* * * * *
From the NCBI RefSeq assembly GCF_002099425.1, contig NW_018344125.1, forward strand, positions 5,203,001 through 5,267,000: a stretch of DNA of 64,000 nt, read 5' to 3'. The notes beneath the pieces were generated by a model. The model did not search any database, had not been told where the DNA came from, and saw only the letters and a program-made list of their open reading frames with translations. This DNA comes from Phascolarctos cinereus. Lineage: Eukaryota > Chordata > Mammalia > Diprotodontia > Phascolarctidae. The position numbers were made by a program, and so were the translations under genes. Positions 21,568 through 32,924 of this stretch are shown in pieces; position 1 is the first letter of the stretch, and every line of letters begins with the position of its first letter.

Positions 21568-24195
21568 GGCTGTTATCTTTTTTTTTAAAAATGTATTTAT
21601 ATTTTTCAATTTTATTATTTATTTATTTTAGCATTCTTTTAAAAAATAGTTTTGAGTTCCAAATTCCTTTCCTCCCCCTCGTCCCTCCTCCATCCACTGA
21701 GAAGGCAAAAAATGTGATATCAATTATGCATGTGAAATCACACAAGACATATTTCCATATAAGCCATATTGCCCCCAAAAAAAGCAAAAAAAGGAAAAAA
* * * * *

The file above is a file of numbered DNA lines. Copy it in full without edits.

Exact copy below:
From the NCBI RefSeq assembly GCF_002099425.1, contig NW_018344125.1, forward strand, positions 5,203,001 through 5,267,000: a stretch of DNA of 64,000 nt, read 5' to 3'. The notes beneath the pieces were generated by a model. The model did not search any database, had not been told where the DNA came from, and saw only the letters and a program-made list of their open reading frames with translations. This DNA comes from Phascolarctos cinereus. Lineage: Eukaryota > Chordata > Mammalia > Diprotodontia > Phascolarctidae. The position numbers were made by a program, and so were the translations under genes. Positions 21,568 through 32,924 of this stretch are shown in pieces; position 1 is the first letter of the stretch, and every line of letters begins with the position of its first letter.

Positions 21568-24195
21568 GGCTGTTATCTTTTTTTTTAAAAATGTATTTAT
21601 ATTTTTCAATTTTATTATTTATTTATTTTAGCATTCTTTTAAAAAATAGTTTTGAGTTCCAAATTCCTTTCCTCCCCCTCGTCCCTCCTCCATCCACTGA
21701 GAAGGCAAAAAATGTGATATCAATTATGCATGTGAAATCACACAAGACATATTTCCATATAAGCCATATTGCCCCCAAAAAAAGCAAAAAAAGGAAAAAA